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What is envisaged in the RA Government Program with the perspective of women’s empowerment

As already known, on June 22 the RA National Assembly approved the 2017-2022 RA Government Program with 64 MPs voting for the approval, 31 against it and 0 MPs abstaining from any votes. Karen Karapetyan, the RA Prime Minister called the Program a document that “changes the quality of life in Armenia”. The “Yelk” and “Tsarukyan” political fractions voted against the approval of the Program. The Republican and Dashnaktsutyun fractions highlighted that the Program was constructive and provides solutions to all issues hence moving the country to a better stage of development. They particularly outlined the fact that the Program was largely based on the electoral programs, of the Republican and Dashnaktsutyun Parties, the Coalition Memorandum and progressive ideas highly resonating with the wider Armenian public.

 

The WomenNet.am  performed a review of the RA Government’s new Program to identify what outcomes and measures it envisaged towards the promotion of women’s rights and opportunities in Armenia. It was of particular concern to find out how the Program integrated the list of questions on Women’s Agenda in Armenia drafted and presented to all political parties of the National Assembly within the “EQUAL” Campaign.

 

It is worth mentioning that few notes outlining women’s issues were included in the “Labour and Social Policy” Chapter of the Program. The Chapter also includes the most important provision related to mainstreaming gender in all socio-economic programs quoted below:

 

… “to introduce gender component in all RA socio-economic development programs and employ monitoring tools of context assessment by end of 2022 for ensuring enhanced equality of rights and opportunities of men and women”.

 

However, without any objective explanation, this statement was included as the 10th provision of Article 3 worded as “By putting the principles of ‘every child shall grow in a family’ as a basis for all child protection reforms, the RA Government anticipates that …”. It is anyway obvious that gender mainstreaming of socio-economic programs is a larger issue and has no direct link with child protection issues.

 

The same Article 3 also defines that

 

“during 2018-2021 define criteria for complex service provision to persons that were subject to domestic violence and extend the range of services”

 

 At the same time, the Program makes no mention of the adoption of the Law on Domestic Violence, although the Government has already prepared the draft Law.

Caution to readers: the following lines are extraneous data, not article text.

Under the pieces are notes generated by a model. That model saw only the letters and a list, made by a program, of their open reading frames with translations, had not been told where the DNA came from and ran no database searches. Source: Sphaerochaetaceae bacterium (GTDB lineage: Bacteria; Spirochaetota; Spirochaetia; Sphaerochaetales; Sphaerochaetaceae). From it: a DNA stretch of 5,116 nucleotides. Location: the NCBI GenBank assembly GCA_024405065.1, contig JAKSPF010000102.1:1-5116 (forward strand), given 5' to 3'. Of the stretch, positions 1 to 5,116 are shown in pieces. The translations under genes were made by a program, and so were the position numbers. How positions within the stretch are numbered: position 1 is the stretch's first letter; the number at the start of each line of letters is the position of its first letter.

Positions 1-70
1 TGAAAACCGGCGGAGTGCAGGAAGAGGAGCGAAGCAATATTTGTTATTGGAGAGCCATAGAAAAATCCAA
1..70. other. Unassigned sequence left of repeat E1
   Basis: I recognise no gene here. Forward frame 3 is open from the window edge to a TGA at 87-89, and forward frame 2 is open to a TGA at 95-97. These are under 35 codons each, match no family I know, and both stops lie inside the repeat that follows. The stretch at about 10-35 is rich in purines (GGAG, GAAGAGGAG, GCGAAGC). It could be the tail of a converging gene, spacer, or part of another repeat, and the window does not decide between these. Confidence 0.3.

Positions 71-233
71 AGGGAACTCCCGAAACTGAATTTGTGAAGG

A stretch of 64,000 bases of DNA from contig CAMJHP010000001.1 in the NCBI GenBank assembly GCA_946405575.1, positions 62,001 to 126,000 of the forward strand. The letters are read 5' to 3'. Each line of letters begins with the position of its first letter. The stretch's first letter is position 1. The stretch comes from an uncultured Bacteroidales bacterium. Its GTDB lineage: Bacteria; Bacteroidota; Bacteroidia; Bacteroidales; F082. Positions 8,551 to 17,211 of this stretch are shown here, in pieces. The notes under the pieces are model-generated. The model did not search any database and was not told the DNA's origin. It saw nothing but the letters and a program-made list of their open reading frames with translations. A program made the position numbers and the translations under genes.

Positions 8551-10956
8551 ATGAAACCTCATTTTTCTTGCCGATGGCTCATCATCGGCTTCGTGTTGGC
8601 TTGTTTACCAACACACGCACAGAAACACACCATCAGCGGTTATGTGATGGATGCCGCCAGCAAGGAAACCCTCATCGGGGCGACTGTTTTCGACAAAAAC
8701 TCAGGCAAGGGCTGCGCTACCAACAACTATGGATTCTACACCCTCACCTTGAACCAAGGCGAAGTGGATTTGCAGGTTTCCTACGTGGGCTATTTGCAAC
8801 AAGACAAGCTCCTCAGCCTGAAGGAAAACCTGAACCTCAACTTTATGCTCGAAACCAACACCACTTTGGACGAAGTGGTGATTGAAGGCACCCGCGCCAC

In other important provisions of the “Labour and Social Policy” Chapter that relate to the “ensuring of due conditions for dignified employment rights”, no issues of women’s employment are found.   The creation of conditions that will support women in combining family and workplace obligations is not even envisaged in the context of a long-term strategy towards improving the RA demography, although the Government sees that approach as one of the prerequisities for boosting the birth rate in the country.

 

Women are touched upon in the “Defence” Chapter, where the Government aims to implement the “Nation – Army” Concept and hence envisages that

 

…”by end of 2020 ensure the participation of every citizen liable to army service to the RA defence through strengthening the principle of fairness in the army recruitment system, and enhance opportunities for women that want to serve in the army voluntarily, thus considering the army service as a favourable opportunity for education and professional development”.

 

By the way, this provision was the only one referring to women in the previous 2016 RA Government Program presented by Karen Karapetyan’s Cabinet.

 

Overall, the 2017-2022 RA Government Program cannot be called a gender-sensitive document, except a few provisions. Probably that is the reason why the Committee on Equal rights and opportunities by the Prime Minister never convened for a meeting to date after Karen Karapetyan’s assignment to the post. Respectively, we can assume that gender policies and respective issues were not presented to the Prime Minister and duly discussed. We should also mention that ‘the promotion of de facto equality between men and women” is defined Article 86 of the RA Constitution in line with the main objectives of Government policies. This means the Government cannot in any way ignore it.

 

 

 

 

 

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